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How to Measure Low Temperatures on Shiny Metal Surfaces

To measure the temperature of shiny metal surfaces at lower temperatures, such as metal strips in cold rolling processes, using non-contact infrared temperature measurement methods, like pyrometers, IR-scanner or thermal imagers, several parameters need to put into consideration to get the most accurate temperature reading in the process.

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Apart from the object temperature, the surface emissivity and the environmental conditions are important parameters influencing the measurement.
Therefore, it is important to select the best working instrument and system depending on the application.

Typically, in an application where the background temperature (the temperature of the objects in the background like machine parts reflected on the surface of the object to be measured) are lower or much lower than the object temperature itself, the shortest possible spectral response (wavelength) should be used for an instrument (pyrometer, scanner or thermal imager) to measure the temperature, reducing the reading error by emissivity changes.

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The reason is, that in the case of emissivity changes or a different selected emissivity deviating from the real surface emissivity of the measuring object, the reading error is bigger at longer wavelengths and smaller at shorter wavelengths (see graph).

Typically  the lower the object temperature is, the longer the wavelength of the instrument needs to be, which can often be a challenge in applications where the surface emissivity may change during the process. Especially shiny metal surfaces typically have a lower emissivity and higher reflectivity.

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To even use this effect of lower surface emissivities, higher reflections and lower temperatures, a common method is the wedge effect measurement, which was discovered in 1984 by researchers at Nippon Kokan, Japan. They found that the cavity formed where a strip leaves a transition roll has a very high and stable emissivity, regardless of the emissivity value. Because the cavity has an emissivity of almost 1 and ε = 1- γ, the technique is valid for heating sections where the background temperature is significantly higher than the strip temperature, such as vertical annealing lines.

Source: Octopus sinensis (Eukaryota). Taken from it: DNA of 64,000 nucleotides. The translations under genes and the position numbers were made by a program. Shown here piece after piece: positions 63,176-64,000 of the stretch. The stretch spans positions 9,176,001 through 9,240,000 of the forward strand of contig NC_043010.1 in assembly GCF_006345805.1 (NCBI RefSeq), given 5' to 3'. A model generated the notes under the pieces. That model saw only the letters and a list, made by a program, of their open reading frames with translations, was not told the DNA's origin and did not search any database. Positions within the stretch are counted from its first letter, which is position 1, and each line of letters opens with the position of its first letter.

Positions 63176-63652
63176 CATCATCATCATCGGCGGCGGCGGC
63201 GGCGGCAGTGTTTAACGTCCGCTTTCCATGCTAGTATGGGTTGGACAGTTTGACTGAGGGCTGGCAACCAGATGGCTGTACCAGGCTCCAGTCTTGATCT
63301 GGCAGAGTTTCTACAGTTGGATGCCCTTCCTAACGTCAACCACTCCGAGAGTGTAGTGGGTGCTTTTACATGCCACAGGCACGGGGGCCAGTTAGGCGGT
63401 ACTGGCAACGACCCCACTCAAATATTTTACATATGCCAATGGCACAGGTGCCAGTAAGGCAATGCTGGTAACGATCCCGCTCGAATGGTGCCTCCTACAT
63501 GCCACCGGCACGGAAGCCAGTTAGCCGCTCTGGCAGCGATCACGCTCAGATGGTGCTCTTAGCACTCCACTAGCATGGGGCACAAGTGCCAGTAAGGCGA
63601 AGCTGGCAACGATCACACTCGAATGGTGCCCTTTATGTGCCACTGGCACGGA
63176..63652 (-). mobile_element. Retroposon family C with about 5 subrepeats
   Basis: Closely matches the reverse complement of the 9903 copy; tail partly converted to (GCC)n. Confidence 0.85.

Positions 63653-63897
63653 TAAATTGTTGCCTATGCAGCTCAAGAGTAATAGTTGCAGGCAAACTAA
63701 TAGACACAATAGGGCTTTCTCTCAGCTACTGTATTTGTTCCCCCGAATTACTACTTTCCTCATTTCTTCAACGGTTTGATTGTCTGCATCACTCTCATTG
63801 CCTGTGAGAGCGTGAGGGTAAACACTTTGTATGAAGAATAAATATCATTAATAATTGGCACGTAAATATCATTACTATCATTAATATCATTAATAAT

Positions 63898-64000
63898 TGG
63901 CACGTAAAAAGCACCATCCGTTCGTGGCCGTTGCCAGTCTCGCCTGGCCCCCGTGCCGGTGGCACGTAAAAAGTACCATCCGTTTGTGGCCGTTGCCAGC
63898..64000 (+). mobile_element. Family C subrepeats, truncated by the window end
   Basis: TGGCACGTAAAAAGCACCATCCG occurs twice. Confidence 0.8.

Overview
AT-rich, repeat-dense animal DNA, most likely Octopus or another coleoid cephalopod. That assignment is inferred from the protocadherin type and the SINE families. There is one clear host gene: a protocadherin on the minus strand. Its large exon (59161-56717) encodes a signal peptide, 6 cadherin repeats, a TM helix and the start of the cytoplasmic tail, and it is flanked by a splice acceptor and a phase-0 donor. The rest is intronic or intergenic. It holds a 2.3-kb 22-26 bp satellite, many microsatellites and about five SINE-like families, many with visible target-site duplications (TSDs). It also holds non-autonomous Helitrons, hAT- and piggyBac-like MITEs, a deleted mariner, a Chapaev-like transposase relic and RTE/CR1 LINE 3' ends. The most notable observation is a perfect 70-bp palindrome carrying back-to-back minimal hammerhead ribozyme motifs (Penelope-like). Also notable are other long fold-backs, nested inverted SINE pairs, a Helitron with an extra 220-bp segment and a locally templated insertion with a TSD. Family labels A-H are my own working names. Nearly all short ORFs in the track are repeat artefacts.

The cavity formed between the strip and the roll is widely known as a wedge. The multiple internal reflections produced within it integrate to produce a black body environment. Further research conducted in 1986 by AMETEK Land researchers found typical wedge emissivity was 0.995 (very near to 1 (100%). The wedge emissivity is also stable over a range of IR wavelengths.

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Multiple internal reflections increase the Emissivity (graph)

AMETEK Land provides a system to measure into the wedge, using a pyrometer, scanner or thermal imager. Thermal imagers are typically used, if the wedge position is not stationary, e. g. during coiling processes.

The thermal imaging based wegde measurement systems, including the smart advanced LWIR-640 thermal imaging camera,  allows the continuous measurement still following of the wedge temperature, which results into a measurement of the real strip measurement without influence of emissivity changes or background reflection influences (see system diagram of Thermal Imaging based Wedge Measurement System).

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In applications, where no wedge is accessible and surface emissivity is low and frequently changes e. g. on aluminum profiles just leaving the extrusion press or at the quench exit, special application pyrometers are needed, to compensate for both effects and to give the correct reading, based on advanced algorithms developed for these special applications, like the SPOT AL pyrometer series.

For “in furnace applications” without the possibility accessing a wedge and where a hot background temperature (refractory) are present, either a water cooled sighting tube can be used to eliminate the background reflection influences, or a thermocouple (T/C) reference temperature reading can be used online to compensate for the background reflection within the SPOT pyrometer.

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In metal strip coating processes, the SPOT GS advanced application pyrometer allows to automatically detect and correct for changing object temperatures, such as strips in continuous annealing and galvanizing lines. The calculated emissivity can also be used for further instrument measurements.

All advanced SPOT smart multi-mode pyrometers can be adapted to additional and future applications, based on application modes being specifically optimised for upcoming and challenging temperature and emissivity measuring applications just by updating the instrument firmware.

In any case, we recommend getting in contact with our application specialists and engineers to select the best working temperature measurement solution for our application.


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